Now, fearing that I might wait too long to be able to carry a child, for the first time in my life, I risked my career for my family. And wouldn't you know it, blowing away all statistical odds, I got pregnant in a week. I felt lucky, I felt excited, but I also felt scared: I was laid off and pregnant, facing a six-month job hunt, where I would get a job, work three months, and then take maternity leave. Needless to say prospects are looking dim.

What I want to tell you is that my grand plan didn't work. I grew up thinking that women had everything: I had access to education, I had access to the pill, I had access to money and jobs. I felt that society easily accepted my choices to be single, to focus on my career. Everyone told me “don't worry about kids, you'll have time.” I thought I was in control, making choices, but there are so many factors that I could never have controlled. I thought I was so smart, so organized and driven for waiting. But I'm not sure if waiting got me all that much except a high-risk pregnancy.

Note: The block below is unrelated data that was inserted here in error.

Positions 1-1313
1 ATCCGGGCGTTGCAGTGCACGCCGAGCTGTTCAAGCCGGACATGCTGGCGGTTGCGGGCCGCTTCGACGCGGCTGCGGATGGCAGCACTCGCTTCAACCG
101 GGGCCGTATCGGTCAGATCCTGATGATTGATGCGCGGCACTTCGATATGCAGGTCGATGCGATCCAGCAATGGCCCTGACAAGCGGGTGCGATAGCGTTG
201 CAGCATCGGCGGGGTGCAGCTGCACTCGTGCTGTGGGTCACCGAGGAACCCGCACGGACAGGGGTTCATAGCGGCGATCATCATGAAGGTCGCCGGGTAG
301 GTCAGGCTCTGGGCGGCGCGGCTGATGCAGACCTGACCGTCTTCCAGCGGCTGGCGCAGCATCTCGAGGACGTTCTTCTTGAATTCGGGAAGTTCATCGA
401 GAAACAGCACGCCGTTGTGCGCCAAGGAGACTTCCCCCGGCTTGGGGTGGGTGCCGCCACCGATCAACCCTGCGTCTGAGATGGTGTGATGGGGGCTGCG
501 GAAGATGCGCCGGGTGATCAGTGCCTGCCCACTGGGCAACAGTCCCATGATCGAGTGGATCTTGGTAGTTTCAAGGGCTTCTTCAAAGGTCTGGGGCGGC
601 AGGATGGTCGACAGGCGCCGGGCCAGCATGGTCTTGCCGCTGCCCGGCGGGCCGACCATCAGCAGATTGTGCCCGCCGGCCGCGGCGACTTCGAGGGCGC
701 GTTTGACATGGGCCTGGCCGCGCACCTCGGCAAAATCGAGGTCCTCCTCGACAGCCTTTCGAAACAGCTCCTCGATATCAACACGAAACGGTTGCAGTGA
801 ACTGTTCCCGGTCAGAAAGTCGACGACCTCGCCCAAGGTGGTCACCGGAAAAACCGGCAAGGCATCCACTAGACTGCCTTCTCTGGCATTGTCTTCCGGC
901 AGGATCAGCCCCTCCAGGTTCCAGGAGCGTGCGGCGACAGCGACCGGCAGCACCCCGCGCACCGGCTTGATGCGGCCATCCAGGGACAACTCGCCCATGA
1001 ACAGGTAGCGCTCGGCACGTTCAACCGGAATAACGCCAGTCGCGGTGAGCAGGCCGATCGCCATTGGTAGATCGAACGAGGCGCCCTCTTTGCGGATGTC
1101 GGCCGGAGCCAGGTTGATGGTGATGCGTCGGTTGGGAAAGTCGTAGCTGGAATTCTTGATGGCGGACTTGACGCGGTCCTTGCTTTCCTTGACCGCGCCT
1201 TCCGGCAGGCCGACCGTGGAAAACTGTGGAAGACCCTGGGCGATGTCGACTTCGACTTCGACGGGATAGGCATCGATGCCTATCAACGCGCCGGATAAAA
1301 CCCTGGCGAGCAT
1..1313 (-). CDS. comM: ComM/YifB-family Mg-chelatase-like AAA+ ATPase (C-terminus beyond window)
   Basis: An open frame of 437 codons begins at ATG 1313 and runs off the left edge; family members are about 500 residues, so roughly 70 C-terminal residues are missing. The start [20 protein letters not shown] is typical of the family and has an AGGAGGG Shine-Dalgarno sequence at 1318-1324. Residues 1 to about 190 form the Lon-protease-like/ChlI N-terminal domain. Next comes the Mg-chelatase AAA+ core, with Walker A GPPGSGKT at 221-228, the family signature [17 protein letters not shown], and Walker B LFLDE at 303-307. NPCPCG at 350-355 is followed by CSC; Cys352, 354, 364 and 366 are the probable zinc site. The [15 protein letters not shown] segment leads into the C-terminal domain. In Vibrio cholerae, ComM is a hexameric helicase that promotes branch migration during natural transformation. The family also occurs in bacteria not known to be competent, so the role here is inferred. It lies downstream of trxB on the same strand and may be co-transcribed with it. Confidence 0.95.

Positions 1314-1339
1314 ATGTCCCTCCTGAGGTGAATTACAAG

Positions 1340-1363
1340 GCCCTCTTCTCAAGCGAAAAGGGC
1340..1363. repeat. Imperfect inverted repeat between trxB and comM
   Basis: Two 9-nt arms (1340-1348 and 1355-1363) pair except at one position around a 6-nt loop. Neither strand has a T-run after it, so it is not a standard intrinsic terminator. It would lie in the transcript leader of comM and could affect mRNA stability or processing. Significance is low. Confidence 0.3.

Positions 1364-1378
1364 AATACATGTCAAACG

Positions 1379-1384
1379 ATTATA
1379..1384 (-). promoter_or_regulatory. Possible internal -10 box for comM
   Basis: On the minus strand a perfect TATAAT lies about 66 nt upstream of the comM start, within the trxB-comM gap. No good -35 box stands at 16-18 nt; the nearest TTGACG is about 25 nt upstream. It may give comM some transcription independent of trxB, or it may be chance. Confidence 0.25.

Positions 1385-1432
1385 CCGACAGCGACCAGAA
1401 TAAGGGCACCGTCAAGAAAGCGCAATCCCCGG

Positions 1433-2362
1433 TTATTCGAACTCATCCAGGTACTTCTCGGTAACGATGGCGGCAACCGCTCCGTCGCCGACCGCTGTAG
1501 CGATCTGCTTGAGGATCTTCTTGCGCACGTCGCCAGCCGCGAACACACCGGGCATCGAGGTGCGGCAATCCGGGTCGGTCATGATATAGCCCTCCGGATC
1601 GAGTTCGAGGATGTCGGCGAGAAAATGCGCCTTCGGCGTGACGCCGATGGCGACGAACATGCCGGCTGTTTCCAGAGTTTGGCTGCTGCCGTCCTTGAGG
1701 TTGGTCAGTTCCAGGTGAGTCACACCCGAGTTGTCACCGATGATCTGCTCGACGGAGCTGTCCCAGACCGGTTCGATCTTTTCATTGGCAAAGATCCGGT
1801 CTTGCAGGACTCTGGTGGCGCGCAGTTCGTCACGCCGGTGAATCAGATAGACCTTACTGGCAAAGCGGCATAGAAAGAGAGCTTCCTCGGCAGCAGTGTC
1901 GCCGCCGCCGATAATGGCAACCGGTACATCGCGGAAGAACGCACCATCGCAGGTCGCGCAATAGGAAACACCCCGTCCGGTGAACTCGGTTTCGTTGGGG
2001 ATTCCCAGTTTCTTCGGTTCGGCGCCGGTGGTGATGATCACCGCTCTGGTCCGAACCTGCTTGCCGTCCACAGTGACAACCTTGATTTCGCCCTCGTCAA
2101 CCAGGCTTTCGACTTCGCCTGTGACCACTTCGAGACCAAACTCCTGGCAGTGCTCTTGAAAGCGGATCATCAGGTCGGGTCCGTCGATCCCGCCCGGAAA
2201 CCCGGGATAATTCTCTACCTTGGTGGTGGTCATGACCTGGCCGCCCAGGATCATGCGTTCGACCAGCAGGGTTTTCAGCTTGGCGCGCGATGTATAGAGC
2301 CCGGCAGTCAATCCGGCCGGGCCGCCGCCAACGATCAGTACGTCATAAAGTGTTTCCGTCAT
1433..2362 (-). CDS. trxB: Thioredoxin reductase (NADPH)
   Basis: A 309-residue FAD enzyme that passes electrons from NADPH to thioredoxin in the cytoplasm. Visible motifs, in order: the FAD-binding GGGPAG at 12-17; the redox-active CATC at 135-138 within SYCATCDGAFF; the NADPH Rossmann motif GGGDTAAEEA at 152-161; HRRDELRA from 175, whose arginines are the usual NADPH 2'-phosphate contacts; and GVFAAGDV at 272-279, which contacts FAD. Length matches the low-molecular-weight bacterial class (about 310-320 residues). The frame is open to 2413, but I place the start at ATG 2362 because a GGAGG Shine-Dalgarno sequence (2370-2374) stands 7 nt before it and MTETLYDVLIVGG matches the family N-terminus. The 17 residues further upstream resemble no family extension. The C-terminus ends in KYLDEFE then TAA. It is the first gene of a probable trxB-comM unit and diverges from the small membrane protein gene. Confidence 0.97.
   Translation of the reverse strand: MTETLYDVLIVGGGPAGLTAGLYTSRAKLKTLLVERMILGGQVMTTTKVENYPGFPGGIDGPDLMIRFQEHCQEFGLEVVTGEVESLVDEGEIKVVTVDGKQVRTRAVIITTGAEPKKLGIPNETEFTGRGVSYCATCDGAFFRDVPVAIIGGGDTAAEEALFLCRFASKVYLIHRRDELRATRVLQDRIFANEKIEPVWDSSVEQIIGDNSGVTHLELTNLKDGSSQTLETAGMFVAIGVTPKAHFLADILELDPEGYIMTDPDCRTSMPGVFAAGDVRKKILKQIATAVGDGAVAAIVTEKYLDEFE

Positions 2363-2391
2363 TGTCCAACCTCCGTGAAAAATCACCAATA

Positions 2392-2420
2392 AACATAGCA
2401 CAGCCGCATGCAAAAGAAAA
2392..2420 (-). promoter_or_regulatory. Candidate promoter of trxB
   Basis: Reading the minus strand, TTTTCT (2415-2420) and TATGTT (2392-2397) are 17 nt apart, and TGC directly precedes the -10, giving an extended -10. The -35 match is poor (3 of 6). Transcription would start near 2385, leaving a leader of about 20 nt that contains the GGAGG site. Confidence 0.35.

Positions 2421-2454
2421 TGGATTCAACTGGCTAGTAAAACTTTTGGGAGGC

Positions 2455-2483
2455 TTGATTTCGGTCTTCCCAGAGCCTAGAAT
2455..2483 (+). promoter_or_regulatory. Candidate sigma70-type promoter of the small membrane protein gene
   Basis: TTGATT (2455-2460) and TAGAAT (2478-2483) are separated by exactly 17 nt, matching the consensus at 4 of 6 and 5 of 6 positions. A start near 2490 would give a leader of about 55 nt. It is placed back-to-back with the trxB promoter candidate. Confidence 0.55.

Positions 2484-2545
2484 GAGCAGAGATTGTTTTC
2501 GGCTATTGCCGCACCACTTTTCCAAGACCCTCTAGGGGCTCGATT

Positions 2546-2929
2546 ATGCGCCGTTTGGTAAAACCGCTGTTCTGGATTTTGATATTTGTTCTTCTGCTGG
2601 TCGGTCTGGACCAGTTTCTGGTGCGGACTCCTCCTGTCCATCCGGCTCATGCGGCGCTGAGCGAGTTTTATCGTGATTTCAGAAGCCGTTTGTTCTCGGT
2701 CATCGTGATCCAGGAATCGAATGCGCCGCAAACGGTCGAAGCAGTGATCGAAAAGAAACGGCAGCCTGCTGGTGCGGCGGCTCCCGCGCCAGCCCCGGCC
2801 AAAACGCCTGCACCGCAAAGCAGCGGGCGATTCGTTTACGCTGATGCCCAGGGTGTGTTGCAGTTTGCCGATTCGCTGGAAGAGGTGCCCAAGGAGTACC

I will have a pause in my career. I think it might take me a while to get back on the fast track after I have a child. Maybe two. I am not sure why a pause in my career now would have been any different than a pause in my career at any other, earlier point in my career. However I am sure that the pregnancy would have been easier if I had done it earlier. I am not sure what a solution is, but I am sure that the way women today meticulously plan their families and their careers means that women leave themselves open to the inherent unpredictability of volatile markets and high-risk pregnancies.